"Light Loading" Amps - Music Refence and others...

On another thread, a discussion started regarding light loading amplifiers. Since it was a discussion on Vandersteen speakers, I thought it merited an new thread, especially since there is some difference of opinion.

The principle of light loading was prposed by Roger Modjeski of Music Reference.

He said (with reference to his RM10, but applicable to all his amps):

"The amplifier is flat within 0.1dB and has low distortion of 0.3% when played below clipping on average level material. At the recommended bias current of 30mA/pair, the idling dissipation is nine watts or 75% of the tubes' rating. I estimate tube life to be 5,000 to 10,000 hours. Although higher idling currents will reduce distortion, it can also be reduced by light loading. Basically, light loading reduces the output current demand on the output tubes, allowing them to be more linear. It also reduces noise, raises damping factor, reduces distortion by 78% and allows for 80% more peak current when needed. The only loss is about 20% of the power rating or 1dB." Light loading means connecting the speaker on the tap that's one half its nominal impedance rating (i.e. the 4-ohm tap for 8-ohm speakers). For 4-ohm speakers, the he recommends running two RM-10s bridged to 70-watt monoblocks.

In the aforementioned thread, Ralph Karsten of Atma-sphere said:

"If you use the 4 ohm tap on an amplifier with a speaker of higher impedance, the output transformer will be inadequately loaded, and so it will express less of its winding ratio and more of its inter-winding capacitance. This can result in the amplifier no longer having flat frequency response. In addition, the transformer can 'ring' if inadequately loaded, which is another way of saying that it will distort.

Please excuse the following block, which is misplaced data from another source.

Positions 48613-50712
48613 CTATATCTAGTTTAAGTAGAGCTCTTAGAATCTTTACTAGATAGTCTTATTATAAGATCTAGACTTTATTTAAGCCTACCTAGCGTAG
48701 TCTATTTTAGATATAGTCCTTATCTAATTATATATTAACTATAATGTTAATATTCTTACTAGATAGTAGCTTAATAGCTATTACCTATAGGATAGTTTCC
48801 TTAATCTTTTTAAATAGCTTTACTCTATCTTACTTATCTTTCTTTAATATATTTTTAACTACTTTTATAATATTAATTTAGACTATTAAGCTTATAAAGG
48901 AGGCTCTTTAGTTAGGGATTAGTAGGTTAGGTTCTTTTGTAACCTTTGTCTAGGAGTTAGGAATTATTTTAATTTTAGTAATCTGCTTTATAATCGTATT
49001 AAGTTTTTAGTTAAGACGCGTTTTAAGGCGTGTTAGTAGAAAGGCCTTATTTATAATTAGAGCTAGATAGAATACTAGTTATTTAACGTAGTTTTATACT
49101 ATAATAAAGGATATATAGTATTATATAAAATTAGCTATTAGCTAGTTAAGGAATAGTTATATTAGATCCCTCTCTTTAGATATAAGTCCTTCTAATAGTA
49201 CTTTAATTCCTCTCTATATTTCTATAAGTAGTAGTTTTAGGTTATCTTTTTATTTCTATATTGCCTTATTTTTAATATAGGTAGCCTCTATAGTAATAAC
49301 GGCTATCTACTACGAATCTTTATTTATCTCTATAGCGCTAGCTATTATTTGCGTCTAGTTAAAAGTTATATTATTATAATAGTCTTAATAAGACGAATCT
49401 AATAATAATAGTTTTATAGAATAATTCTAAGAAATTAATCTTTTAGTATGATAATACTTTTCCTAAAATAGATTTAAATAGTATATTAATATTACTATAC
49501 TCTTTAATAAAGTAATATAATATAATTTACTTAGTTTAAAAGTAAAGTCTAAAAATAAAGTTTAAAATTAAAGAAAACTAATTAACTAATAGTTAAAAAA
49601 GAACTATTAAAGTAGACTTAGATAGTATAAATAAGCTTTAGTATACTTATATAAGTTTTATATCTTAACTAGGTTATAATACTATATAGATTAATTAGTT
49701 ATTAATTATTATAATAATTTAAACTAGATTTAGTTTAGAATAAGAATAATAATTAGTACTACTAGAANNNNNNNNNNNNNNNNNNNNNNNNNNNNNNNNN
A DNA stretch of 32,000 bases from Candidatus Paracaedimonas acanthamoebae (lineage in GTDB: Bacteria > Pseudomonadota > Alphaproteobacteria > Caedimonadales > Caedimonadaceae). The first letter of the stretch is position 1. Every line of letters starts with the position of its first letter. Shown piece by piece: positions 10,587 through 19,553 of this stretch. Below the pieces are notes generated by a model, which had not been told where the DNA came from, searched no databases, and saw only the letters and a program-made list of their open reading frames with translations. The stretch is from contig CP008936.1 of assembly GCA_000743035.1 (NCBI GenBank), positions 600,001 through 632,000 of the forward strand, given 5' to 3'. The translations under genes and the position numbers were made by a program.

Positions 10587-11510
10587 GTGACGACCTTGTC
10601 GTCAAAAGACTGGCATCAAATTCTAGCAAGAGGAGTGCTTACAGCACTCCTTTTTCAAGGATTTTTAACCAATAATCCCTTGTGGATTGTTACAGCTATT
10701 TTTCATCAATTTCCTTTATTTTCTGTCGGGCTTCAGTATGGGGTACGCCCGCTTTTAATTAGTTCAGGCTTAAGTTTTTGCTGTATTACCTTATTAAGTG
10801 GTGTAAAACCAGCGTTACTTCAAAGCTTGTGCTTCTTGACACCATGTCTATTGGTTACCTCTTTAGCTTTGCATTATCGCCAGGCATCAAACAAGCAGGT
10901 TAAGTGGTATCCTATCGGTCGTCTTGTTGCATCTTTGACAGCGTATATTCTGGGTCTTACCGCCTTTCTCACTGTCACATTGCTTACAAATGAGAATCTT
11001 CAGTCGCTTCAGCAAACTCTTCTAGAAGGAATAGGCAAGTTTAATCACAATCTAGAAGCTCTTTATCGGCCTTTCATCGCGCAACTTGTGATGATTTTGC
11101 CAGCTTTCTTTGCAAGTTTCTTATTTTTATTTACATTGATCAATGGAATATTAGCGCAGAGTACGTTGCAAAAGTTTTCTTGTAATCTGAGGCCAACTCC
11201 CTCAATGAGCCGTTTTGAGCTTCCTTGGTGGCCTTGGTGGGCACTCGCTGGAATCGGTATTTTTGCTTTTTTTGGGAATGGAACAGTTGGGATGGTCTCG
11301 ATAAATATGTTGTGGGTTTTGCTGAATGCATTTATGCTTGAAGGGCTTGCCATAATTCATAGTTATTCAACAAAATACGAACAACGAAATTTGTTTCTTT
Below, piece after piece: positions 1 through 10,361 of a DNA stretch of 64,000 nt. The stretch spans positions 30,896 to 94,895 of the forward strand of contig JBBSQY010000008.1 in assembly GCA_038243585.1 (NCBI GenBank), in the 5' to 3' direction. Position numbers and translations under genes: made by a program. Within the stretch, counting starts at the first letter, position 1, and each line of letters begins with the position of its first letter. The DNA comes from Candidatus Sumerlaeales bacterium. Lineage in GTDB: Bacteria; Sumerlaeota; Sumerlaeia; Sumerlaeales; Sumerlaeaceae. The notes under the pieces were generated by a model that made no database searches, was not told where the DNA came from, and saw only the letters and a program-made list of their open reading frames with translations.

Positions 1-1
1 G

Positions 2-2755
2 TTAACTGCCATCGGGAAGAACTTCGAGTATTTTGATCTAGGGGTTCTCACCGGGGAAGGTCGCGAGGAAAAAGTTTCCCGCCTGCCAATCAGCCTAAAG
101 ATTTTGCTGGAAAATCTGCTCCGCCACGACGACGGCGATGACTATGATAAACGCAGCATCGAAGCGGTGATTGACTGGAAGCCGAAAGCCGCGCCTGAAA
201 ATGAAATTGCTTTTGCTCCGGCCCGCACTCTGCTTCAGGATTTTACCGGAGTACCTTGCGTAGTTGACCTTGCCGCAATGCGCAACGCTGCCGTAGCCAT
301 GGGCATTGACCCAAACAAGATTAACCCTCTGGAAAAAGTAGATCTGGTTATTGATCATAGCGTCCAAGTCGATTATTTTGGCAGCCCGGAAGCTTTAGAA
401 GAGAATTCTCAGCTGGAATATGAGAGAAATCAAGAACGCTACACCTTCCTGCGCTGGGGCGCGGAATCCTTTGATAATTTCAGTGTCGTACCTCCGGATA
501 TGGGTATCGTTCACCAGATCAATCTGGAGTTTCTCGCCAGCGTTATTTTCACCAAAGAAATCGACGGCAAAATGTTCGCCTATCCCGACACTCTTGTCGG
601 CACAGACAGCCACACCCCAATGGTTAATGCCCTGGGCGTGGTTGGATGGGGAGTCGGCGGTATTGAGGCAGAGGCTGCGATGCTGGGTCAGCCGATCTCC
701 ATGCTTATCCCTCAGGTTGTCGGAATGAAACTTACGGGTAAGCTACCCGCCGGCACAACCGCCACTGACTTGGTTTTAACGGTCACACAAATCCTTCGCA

The Merlin is an 8 ohm load, with a dip to 6 ohms or so. Its a benign load and an amplifier with an output transformer, if the transformer is designed properly, will likely work best on the 8 ohm tap. This will minimize the artifact of the transformer."

Two views. And different views from listeners, somew thinking light loading works magic, other saying differently.

What do you think of the priciple. The two technical arguments? Your experiences with light loading?
I would describe the RM 10 - to steal a phrase... "starless & bible black". Dead quiet background, resolved, tone rich & fleeting fast. It commands your attention & just draws you in. The best audio purchase I've made to date. When I received my new RM 10 from Roger the 4 ohm taps were open where he had personally burned in my unit & listened to my unit for a week & I followed suit. Definitely the way to go.
Pehare, is the 40h tao indeed light loading for your speakers?
Pabul57. Yes, the Tannoy Westminster is nominally an 8 ohm load, and never drops below 6.5 ohms.
Although I do not employ the RM-10 with the Tannoy, it is one amazing little amplifier regardless of tap selection.

Pehare. Congrats on your new toy.
The Merlins VSMs are similar - 8ohm, 6.5 ohm minimum:) I
agree with you abut the RM10, it is one hell of good amp,
good enough that I sold the RM9 Special Edition ($10,000 -
162 watts!) While the RM 9 SE can drive many (any?)
speakers the RM10 might not be up to, but with the Merlins,
the little amp does the job without apologies. Combined with
an Lightspeed Attenuator, RM10 MKII, and 89db speakers with
smooth benign impedance curves, you have one heck of great
pre/amp combo capable of SOTA sound for $2,500 MSRP.
yes Paul, lite loaded for sure....they are a wonderful combo w/the RM10. I've tried & owned some other tube amps that sounded wretched in comparison w/these speakers. They don't suffer fools lightly.

Coincident Speaker Tech Partial Eclipse II
Frequency Response: 30hz - 30khz
Impedance:8 ohms ( min. 7.9 - max. 10 ohms )
Sensitivity: 92 db - 1w @ 1m
w/extender feet & oversize spikes